Juliana Laury Photography | Chester County, Lehigh Valley, and Montgomery County Wedding Photographer
Technology has allowed photographers to come a long way, we have the ability to take thousands of images stored on a single piece of plastic, we lug around big bags filled with as many lenses as we can carry, and of course we can drastically adjust the pixels of our files with all the post-processing that the Adobe Suite gives us. And so, we become overwhelmed. By all the options. By what everyone else seems to be doing. By what we think we should be doing. And we stop listening to our own heart, the thing that made us pick up a camera in the first place. We become as digitized as the tools that command us.
My first images as a pre-teen-just-looking-for-a-hobby were film. It was my first love. My first miracle was watching an image appear in a dark and smelly room on a piece of paper that floated in an 8 inch by 10 inch tray. I’ve never lost that love, but love is also a muscle, and it needs to be exercised, for fear of allowing that muscle to languish with time. And so last week, I did something I’ve never done before. I packed my beloved Mamiya 7ii and a few rolls of film and headed out on a dreary summer weekday to the countryside. One camera, one lens, no plan. I had asked my friend Jenessa if she would allow me to borrow her and her newborn daughter as the two of them were enjoying maternity leave, and I couldn’t have selected a better pair.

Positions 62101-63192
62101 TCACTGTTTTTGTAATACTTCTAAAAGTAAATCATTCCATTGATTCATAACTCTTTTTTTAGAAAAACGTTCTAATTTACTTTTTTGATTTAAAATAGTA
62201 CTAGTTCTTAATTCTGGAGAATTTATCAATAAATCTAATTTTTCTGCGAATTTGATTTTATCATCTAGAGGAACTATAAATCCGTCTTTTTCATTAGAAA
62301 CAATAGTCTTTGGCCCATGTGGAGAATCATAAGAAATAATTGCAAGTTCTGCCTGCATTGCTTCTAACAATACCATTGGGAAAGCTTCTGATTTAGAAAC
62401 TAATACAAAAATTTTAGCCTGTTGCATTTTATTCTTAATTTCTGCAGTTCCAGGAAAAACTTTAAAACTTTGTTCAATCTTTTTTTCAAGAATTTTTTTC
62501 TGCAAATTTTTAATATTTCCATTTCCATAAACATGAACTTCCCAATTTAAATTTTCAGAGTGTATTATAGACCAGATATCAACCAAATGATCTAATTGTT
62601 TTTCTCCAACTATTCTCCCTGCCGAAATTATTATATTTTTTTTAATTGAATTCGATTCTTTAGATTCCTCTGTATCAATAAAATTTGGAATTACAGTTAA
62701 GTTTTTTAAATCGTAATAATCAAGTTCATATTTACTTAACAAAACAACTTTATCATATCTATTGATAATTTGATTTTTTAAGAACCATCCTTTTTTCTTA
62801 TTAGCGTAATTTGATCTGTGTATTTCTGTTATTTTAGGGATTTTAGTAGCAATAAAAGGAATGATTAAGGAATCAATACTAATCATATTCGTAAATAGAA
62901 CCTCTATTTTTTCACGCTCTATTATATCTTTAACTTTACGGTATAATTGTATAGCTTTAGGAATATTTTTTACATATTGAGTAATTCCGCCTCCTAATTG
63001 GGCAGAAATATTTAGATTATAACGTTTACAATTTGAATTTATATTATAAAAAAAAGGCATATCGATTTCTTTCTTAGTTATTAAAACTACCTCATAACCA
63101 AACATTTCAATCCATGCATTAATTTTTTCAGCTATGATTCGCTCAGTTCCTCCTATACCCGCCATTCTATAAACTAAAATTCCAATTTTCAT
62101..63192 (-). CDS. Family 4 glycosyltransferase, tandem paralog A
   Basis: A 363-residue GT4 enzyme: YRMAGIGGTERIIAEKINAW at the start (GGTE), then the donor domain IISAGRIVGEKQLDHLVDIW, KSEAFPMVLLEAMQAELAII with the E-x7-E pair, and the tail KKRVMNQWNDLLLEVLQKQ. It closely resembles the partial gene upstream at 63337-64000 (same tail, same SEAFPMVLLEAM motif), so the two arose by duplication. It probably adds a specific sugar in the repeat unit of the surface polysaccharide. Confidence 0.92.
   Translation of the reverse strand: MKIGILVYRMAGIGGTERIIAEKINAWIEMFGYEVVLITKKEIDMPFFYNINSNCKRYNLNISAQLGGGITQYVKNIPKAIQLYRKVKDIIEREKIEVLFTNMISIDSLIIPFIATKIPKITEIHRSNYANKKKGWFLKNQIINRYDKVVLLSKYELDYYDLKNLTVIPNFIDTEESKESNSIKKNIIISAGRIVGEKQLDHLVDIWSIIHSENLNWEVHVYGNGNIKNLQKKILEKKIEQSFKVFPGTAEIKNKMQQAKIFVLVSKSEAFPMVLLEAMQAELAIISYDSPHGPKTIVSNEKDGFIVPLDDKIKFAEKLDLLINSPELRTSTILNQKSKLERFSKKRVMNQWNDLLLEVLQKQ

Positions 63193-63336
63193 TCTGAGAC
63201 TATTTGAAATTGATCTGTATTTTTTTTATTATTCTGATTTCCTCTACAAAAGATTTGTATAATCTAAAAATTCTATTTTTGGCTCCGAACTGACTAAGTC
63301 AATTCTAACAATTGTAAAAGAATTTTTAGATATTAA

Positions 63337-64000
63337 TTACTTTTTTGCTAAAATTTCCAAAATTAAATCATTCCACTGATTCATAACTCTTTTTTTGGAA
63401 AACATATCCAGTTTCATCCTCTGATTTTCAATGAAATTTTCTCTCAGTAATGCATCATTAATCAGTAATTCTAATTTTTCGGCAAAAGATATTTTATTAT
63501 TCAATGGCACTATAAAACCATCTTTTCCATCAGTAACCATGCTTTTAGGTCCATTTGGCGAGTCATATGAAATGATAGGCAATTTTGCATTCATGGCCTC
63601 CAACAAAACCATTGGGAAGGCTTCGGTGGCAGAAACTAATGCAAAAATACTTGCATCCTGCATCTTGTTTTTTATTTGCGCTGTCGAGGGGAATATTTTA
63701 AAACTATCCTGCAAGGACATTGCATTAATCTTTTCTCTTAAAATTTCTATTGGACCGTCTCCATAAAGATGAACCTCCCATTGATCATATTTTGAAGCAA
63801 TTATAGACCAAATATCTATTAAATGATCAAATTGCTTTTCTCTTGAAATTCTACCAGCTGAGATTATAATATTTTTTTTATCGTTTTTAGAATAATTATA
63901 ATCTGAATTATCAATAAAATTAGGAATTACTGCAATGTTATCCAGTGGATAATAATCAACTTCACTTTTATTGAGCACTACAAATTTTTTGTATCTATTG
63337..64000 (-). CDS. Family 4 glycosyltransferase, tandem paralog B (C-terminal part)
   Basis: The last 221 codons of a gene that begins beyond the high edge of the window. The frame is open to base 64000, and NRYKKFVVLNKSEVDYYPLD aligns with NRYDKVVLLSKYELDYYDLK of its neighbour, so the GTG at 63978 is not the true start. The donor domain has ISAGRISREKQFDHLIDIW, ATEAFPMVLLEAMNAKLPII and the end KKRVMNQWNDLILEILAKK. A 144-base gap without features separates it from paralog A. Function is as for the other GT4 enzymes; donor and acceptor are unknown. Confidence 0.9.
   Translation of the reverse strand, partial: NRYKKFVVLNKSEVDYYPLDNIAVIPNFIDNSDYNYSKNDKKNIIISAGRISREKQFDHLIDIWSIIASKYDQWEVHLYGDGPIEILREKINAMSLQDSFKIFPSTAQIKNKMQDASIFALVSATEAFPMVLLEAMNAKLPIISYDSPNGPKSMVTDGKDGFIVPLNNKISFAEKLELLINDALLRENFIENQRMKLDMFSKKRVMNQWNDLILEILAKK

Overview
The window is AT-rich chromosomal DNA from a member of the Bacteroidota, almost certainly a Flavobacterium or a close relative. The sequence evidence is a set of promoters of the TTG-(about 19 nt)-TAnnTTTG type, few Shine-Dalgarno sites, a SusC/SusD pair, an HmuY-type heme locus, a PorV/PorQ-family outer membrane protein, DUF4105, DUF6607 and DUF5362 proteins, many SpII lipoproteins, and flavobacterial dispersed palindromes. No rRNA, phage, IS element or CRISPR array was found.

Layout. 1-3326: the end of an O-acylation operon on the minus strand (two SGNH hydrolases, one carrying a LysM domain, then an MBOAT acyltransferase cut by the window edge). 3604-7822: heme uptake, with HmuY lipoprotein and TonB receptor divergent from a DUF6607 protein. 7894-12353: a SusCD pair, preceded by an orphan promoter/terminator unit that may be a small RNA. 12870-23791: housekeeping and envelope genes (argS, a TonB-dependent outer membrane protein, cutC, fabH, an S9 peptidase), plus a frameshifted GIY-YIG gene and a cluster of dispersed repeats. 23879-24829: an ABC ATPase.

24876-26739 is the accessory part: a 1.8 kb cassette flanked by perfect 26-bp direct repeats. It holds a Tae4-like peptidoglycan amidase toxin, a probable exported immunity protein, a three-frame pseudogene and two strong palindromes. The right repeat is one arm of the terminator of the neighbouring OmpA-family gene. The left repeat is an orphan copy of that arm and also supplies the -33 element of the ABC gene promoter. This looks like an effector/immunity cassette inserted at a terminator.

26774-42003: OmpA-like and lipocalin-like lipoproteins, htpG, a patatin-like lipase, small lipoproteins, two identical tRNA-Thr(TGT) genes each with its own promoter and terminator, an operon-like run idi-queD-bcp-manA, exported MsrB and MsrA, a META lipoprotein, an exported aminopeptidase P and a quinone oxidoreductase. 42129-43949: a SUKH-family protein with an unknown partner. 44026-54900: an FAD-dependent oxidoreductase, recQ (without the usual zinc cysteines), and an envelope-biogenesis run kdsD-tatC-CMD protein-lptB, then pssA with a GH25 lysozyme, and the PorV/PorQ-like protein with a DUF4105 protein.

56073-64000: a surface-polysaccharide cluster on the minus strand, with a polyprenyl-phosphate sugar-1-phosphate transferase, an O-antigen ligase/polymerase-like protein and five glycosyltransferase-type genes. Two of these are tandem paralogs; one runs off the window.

You see, for my entire hour long drive, it was raining. Mother Nature seemed to be questioning my plans, but when I finally made it she played an interesting little game on us. Because when the three of us were finally loaded into the Jeep, the skies opened up. First, a gust of pouring rain. But then, as if to thank Jenessa for being so willing to pull over on the side of any road I pointed to, unload her 3 week old baby from the car and hike in the prickly grasses of some random private property, the rain stopped and the sun came out. Big Magic, people. (Elizabeth Gilbert’s bible for creatives, a must read).
And I made these images. The humidity from the day’s rain created a fog that blanketed the landscape far in the distance. The wind whipped through their hair and clothes, and still Nora did not whimper or stir one single time. It felt a little bit unreal, and I was thankful for these gifts.
We came home to Daniel, and I switched to what I know best: building family archives. I clicked the frames that Nora will look at when she is my age and say, “This is when my dad came home.” “This was the home I grew up in.” “Wow, look at how young and happy my parents look. Look at how small I once was in their arms.” And then the cycle will continue.